However, progress was made. ST announced that after an initial assessment, it supports long term use of the Nagle Extension for the Farmer’s Market. The planned continuation of Nagle Pl. will bisect the station property, creating a “green”, pedestrian focused street with ideally minimal car usage. A rough mock-up of the design created room for 45 vendor spaces, despite a 50-vendor request from the market, and a growing amount of sellers and buyers. However, ST representative Ron Endlich submitted the possibility of it spreading out onto Denny Way, closing the section of the street for a few hours every Sunday. “It’s great news, but there is more work to be done,” said Endlich.
Audience reaction was generally positive, but the proposal left some wanting more: What about when the market isn’t in session? How can this be a long term space that outlasts the organic food trend and creates a Pike Place type universal market? Can another street be added off of Broadway and connect to the Nagle Extension? Parking? Traffic? Inevitably, the concept of putting too much in the space was thrown in as well. Endlich noted ideas, and added “Nothing that we’re looking will preclude those ideas.”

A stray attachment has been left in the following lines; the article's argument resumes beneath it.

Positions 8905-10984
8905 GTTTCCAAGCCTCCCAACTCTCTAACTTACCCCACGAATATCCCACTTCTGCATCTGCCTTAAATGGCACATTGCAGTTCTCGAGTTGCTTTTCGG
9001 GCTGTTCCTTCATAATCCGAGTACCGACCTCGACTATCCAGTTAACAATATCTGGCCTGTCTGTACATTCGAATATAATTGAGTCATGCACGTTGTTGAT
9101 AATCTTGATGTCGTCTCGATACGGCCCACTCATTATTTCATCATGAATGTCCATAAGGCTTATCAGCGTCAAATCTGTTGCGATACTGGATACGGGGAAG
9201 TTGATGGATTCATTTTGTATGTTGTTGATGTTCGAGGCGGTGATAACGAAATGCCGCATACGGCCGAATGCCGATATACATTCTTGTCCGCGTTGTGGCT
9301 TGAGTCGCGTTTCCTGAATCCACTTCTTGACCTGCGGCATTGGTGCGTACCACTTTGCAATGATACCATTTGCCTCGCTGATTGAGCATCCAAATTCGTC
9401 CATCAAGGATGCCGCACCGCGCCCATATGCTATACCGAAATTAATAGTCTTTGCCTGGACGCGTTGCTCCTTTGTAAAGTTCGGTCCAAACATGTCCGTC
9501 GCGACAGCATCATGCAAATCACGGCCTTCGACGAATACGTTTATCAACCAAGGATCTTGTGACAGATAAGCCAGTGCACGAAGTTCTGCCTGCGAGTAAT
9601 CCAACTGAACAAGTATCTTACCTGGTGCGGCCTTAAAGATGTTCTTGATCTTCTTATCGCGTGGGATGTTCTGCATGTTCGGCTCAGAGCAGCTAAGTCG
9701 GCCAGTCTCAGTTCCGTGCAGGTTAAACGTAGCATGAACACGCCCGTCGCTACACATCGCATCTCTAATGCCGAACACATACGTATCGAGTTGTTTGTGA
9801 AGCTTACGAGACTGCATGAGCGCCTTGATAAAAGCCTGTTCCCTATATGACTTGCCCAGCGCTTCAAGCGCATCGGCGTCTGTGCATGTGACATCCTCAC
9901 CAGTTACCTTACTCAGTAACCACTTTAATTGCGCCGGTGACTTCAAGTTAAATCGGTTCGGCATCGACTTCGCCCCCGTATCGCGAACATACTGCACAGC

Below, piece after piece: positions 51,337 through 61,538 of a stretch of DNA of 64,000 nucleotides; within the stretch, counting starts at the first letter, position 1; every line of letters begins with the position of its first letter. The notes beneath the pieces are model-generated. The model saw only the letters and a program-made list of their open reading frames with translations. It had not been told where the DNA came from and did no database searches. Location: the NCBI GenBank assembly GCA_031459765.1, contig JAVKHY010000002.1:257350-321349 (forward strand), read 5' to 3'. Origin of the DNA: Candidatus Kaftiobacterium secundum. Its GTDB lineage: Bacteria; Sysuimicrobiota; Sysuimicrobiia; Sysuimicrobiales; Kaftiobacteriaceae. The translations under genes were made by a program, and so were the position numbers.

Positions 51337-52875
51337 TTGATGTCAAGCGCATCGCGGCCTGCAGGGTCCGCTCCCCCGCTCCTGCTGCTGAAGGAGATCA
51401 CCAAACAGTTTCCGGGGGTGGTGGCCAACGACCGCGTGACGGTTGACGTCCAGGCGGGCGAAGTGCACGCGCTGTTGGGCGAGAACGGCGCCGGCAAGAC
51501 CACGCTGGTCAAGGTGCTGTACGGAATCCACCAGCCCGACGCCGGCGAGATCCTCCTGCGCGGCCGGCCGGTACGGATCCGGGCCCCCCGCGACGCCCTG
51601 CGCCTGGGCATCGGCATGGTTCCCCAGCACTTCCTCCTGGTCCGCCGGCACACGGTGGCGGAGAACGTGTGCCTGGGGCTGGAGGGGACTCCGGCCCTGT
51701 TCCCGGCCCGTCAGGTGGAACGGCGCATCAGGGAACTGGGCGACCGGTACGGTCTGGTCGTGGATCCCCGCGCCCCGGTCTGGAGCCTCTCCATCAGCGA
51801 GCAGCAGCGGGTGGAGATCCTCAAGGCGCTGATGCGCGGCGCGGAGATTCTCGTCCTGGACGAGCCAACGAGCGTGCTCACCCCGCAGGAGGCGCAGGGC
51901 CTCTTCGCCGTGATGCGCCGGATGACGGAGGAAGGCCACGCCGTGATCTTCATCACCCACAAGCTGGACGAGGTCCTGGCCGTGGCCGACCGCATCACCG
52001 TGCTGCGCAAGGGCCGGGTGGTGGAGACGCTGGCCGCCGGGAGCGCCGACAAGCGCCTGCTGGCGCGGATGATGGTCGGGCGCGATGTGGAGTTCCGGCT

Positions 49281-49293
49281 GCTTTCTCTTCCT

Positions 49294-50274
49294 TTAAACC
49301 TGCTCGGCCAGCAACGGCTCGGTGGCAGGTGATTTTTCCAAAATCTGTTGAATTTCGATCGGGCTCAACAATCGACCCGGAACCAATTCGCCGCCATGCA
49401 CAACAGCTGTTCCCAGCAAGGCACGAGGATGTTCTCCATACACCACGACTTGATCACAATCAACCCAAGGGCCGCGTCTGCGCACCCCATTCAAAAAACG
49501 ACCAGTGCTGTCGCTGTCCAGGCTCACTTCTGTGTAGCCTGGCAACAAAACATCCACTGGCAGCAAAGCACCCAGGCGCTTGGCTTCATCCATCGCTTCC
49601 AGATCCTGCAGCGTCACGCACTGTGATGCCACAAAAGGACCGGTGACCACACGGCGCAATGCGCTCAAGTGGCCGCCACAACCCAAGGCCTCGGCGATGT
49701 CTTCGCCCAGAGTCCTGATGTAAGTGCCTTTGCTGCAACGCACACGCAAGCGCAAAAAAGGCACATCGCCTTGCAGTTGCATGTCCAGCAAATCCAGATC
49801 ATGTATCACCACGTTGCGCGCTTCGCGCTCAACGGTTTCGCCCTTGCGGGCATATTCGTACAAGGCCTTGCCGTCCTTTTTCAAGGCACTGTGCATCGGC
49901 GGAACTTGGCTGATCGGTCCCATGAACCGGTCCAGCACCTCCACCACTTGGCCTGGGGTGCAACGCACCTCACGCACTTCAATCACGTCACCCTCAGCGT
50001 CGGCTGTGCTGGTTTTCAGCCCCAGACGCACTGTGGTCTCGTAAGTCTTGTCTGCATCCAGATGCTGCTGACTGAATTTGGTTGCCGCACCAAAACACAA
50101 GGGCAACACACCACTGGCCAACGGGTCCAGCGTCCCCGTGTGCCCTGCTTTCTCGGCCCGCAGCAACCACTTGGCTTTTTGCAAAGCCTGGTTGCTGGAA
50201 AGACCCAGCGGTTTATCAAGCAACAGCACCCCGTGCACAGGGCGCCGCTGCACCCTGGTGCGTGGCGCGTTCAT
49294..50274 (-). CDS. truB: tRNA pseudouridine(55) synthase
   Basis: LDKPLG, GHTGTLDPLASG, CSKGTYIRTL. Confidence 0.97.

Intertwined with the Nagle Extension issue is the issue of parking. The current policy held by ST is “limited underground parking for site tenants and retail customers” with no commuter parking or commercial parking. Many in the audience were satisfied with the policies, but a conflict arose between the ideals of Cap Hill residents and Cap Hill business owners. One audience member wanted even fewer parking spaces: a “Significant change from the status quo on parking spaces.” Another pointed out a lack of bike parking spaces (ST estimated 50 spot racks outside of stations), accommodation for scooters and mopeds, and an overall lack of need for parking on Capitol Hill. However, there was also the argument for meeting city parking code, developer attractiveness, and consumer attractiveness for businesses: commerce is hurt by the “perception” of no parking on Capitol Hill. “There’s not a parking capacity problem, but definitely a parking problem,” an audience member said.
View Sound Transit’s Presentation
ST is still deep in the planning phase of the project, and will continue to take suggestions and input from the community at another meeting in January. More information about the Capitol Hill Light Rail Station can be found here.